Dealing with deeply nested structs

Hey friends,

I’m currently writing an integration to an API, and I’m curious of how to deal with deeply nested structs.

I have been writing a bunch of GoLang recently, and I love how all of your data structures end up being extremely well documented because everything is a struct.

I was trying to adopt a similar strategy for my API: Everything being documented and contained in a struct. But! I’m having issues. I end up having to write code like this in all of my modules:

  def to_struct(body = %{"courses" => courses}) do
      courses:, fn(course) -> TheApi.Resources.TheStruct.to_struct(course) end)

Having to write boilerplate for constructing complex structs has not been particularly pleasent, and I can’t help but think I’m missing something obvious that would solve my problems.

Thanks a bunch!

There are libraries out for that, one of the ones I like is ExConstructor. You still have to write the constructor with it, but it is nice. :slight_smile:

You can always write a macro for your specific case though to auto-generate struct mapping code too.

@csaintc: Here is how you can do it without any extra library:

# example structs:
defmodule Author do
  defstruct contact_email: "", first_name: "", last_name: ""
defmodule Comment do
  defstruct author: %Author{}, body: ""
defmodule Post do
 defstruct author: %Author{}, body: "", comments: [], title: ""

# here is my module with to_struct proposition
defmodule Example do
  # here we are calling to_struct for has_many associations
  def to_struct(list, mod) when is_list(list) and is_atom(mod),
      do:, &to_struct(&1, mod))
  # here we are calling to_struct for has_one and belongs_to association
  def to_struct(map, key, mod) when is_map(map) and is_atom(key) and is_atom(mod),
      do: Map.update!(map, key, &to_struct(&1, mod))
  # here is custome to_struct for Post, because it has 2 extra relations
  def to_struct(map, Post) do
    |> struct(map)
    |> to_struct(:author, Author)
    |> to_struct(:comments, Comment)
  # here is custom to_struct for Comment, because it has 1 extra relation
  def to_struct(map, Comment) do
    |> struct(map)
    |> to_struct(:author, Author)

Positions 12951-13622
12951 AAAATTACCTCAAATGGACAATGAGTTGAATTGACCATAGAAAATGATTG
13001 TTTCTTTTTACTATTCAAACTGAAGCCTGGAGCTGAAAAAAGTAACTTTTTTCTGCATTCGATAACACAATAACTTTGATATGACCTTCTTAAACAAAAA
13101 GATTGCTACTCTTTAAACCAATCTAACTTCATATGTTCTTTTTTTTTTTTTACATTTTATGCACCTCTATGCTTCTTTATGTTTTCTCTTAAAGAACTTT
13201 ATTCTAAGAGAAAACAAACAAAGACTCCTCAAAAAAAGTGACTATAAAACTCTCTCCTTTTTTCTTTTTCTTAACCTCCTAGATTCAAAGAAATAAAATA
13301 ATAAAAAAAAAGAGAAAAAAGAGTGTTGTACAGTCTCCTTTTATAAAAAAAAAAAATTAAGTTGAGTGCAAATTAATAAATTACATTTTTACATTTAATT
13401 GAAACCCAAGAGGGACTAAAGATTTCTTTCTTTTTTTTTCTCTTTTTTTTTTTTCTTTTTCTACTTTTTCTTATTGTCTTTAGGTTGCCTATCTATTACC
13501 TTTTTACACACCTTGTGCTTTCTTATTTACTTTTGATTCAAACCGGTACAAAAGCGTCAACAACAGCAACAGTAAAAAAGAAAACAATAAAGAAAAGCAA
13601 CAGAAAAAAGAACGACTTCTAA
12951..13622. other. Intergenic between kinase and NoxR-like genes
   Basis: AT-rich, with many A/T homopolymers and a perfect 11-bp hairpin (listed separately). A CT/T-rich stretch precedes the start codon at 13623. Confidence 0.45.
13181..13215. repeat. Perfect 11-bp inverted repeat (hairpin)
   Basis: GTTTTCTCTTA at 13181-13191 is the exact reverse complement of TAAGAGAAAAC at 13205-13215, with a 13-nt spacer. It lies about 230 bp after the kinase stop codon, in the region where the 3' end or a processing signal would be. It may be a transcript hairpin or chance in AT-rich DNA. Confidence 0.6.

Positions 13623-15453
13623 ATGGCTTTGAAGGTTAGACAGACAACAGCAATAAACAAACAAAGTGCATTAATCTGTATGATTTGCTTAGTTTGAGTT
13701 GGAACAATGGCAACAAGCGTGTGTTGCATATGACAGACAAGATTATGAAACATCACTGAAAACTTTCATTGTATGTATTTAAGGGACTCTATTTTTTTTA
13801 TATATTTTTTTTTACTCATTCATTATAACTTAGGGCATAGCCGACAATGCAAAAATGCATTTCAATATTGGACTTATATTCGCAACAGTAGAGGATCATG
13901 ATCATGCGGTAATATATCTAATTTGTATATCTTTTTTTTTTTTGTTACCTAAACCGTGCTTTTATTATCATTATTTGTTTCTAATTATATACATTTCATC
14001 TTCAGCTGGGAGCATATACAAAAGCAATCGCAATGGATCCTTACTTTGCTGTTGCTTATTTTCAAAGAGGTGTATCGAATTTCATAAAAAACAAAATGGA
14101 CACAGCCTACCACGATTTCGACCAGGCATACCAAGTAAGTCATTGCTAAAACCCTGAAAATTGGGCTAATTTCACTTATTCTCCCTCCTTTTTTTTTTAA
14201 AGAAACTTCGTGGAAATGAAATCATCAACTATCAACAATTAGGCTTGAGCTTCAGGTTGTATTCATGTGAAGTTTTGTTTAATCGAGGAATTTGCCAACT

# this applies to any other module - without relation i.e. sub-structs
  def to_struct(map, module) when is_map(map) and is_atom(module),
      do: struct(module, map)

# example post data:
post = %{
  author: %{
    contact_email: "",
    first_name: "Michael",
    last_name: "Smith",
  body: "Elixir rules! Elixir is the best! Elixir ...",
  comments: [
      author: %{
        contact_email: "",
        first_name: "David",
        last_name: "Smith",
      body: "Nice article",
      author: %{
        contact_email: "",
        first_name: "John",
        last_name: "Smith",
      body: "John was here!",
  title: "An awesome title here ...",

IO.inspect post
IO.inspect Example.to_struct(post, Post)
# you can also call lists of posts:
Example.to_struct([post], Post)

If I would suggest a library then it would be Ecto, because it also supports validations.

1 Like

This sounds like a perfect use case for a data conformance library, such as


The solution I’ve come to is using the nested struct coersion that is built into Poison.

It looks like this:

def foo_bar(foo_id, bar_id) do
    |> TheApi.Resources.Bar.url(bar_id)
    |> Poison(%TheApi.Resources.Foo{as: bar_list: [%Bar{}]})

And it works exactly like I want it to.

Saul looks great. I’ll 100% be looking into it.

ExConstructor looks nice, but it does not currently support nested coersion, from what I can tell.

Quick question about Saul: Will it convert my maps to named structs?

I like structs because they are NAMED data structured, so my fellow developers know what properties to expect on these maps.

I don’t think there’s one built-in, but it’s rather easy to extend it.

Not by default, but fixable via a macro. :slight_smile:

One possible alternative for the nested struct coercion with the following validation of conformance to struct’s @type t() and associated preconditions is with the Jason + Nestru + Domo libraries combo.

Usage example: GitHub - IvanRublev/contentful-elixir-parse-example-nestru-domo